Like 'Spinal Tap" it's very well done but you can't help thinking "why am I listening to this?" Probably best heard in the context of their stage show which I am sure is a riot. ***

Review by David Randall


A good word 'marauder'. It perfectly sums up something ominous, speedy, and dangerous. Opening with sustained guitars, a pounding beat and vocals with just a hint of Alex Turner, Marauder is a powerful debut single. As for the 2 b-sides, Comedown has distinct Oasis overtones, while the impressive Mirrors is perhaps the overall pick of the bunch - post indie rock with just the right amount of commerciality that will appeal to fans of Kasabian, The Enemy et al. An impressive debut. ***

Review by Pete Whalley


Metafonik - Julie (vocals), Kideo and Klooz (words and music) - deliver their own French brand of minimalist post pop/ rock electronica.

Taken from their debut album Day Before You Come, Missed Love is a curious potpourri -some excellent vocals fused with Polly Harvey style rock, and some glorious melodies.

Impossible to pigeon hole, and disorientating and endearing in equal measure. ***

Review by Pete Whalley


The debut single from Christina Courtin's forthcoming eponymous debut album is a gentle but jaunty affair. Due to open for Suzanne Vega in August, the New York singer songwriter is firmly in the mould of Vega or Joni Mitchell, although sharing a distinct similarly in song structure, delivery and 'feel' to Lisa Hannigan and her recently released debut, Sea Sew.

One for the Greenwich Village crowd. **½

Review by Pete Whalley

THE 'A' TRAIN Black and White Memories

Debut single from Oxford based The 'A' Train, a band originally put together by brothers James and Dan McKean (song writing, vocals, guitars and keys).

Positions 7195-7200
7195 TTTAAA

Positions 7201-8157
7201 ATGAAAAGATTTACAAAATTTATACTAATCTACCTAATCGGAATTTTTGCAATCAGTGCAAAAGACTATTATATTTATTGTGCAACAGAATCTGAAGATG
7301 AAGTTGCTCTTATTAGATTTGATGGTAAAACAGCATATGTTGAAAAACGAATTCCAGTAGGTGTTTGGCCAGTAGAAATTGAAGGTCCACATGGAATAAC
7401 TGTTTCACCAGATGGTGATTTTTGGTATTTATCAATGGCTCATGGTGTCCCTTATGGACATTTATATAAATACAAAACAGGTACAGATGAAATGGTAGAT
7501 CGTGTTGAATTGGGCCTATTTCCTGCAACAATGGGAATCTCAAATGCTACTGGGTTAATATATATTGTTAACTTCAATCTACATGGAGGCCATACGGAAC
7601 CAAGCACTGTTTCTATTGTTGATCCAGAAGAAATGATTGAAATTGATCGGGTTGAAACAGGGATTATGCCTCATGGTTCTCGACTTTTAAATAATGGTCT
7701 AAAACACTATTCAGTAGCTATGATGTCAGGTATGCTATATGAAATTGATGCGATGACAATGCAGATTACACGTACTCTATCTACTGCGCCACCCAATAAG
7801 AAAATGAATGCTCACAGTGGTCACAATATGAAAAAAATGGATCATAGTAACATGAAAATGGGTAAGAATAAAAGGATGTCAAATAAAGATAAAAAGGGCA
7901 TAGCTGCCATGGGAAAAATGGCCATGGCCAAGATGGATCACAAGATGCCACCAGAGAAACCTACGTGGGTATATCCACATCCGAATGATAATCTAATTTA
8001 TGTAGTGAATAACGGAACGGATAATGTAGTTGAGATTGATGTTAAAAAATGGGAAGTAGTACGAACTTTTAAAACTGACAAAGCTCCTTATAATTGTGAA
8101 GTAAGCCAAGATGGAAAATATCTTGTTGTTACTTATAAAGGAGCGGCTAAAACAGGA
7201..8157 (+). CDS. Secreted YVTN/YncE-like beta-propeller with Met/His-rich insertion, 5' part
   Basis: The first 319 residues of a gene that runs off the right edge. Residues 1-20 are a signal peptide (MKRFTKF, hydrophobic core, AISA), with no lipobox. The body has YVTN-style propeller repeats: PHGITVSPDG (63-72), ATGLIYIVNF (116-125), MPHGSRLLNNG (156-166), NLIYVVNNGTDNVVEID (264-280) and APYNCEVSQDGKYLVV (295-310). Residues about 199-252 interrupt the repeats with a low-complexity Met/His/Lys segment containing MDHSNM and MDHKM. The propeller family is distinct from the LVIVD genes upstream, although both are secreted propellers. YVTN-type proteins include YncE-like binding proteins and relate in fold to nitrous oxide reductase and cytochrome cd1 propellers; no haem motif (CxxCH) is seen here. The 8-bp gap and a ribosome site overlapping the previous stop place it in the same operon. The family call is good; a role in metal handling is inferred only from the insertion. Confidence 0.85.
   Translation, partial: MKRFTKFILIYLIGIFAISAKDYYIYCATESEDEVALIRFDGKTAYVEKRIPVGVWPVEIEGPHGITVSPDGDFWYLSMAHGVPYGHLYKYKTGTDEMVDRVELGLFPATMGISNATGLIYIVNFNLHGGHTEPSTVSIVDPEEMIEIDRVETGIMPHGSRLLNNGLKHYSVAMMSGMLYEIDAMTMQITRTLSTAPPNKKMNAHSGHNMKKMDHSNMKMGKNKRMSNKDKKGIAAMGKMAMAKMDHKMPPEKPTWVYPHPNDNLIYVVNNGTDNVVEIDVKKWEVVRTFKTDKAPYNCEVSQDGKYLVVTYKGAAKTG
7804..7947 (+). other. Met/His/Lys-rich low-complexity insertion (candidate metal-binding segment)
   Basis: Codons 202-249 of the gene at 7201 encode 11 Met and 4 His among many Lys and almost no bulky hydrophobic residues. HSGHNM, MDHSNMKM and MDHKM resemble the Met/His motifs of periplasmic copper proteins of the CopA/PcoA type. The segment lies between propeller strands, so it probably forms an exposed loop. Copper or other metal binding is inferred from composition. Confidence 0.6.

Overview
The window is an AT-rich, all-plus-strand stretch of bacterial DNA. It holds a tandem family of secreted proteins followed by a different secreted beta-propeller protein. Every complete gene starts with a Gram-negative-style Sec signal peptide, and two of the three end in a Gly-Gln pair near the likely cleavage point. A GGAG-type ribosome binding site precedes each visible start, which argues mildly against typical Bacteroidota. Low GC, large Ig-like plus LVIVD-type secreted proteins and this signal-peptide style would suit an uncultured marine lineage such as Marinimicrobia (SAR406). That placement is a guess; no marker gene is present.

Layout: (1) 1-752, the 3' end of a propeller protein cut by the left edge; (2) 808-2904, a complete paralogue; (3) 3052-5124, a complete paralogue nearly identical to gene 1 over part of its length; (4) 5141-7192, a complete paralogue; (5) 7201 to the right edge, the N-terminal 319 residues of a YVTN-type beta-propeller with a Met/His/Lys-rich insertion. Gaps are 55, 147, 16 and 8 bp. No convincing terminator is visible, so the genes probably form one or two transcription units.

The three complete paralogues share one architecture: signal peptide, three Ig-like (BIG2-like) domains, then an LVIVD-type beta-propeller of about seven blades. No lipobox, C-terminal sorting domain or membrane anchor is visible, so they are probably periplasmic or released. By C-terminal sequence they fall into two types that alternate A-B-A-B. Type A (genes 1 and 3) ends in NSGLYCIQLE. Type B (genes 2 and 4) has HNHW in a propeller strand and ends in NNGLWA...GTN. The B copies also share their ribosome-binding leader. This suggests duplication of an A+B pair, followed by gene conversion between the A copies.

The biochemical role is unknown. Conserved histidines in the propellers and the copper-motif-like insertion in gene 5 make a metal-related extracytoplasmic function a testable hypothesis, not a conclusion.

With a sound that is catchy folky pop, Black and White Memories is pleasant in a Macca sort of sing along way. In value for money terms, you get 3 b-sides and a music video, but there's an absence of killer hooks and it's difficult - on this form - to see the band progressing much beyond the folk club / pub circuit. **1/2

Review by Pete Whalley


One of the biggest new names in Aussie pop, 24 year old sisters Lisa and Jessica Origliasso (aka The Veronicas) are now looking for American / European success.

Their album Hook Me Up - which has had massive success back at home - is due for imminent release, and in the interim, the girls are hoping Untouched - which has been played more than 26 million times on MySpace - will replicate here the 800,000 download sales it's achieved in the US.

Electro pop like Kylie on speed, Untouched will find favour at summer raves, but for rock fans, don't even go there. **½

Review by Pete Whalley


Isa (Stacey Chavis) and Martin Metcalfe (Goodbye Mr Mckenzie - remember them from the late eighties / early nineties?) and their band Isa & The Filthy Tounges deliver a dark, post punk, underground psychedelic sound with their new single Big Star.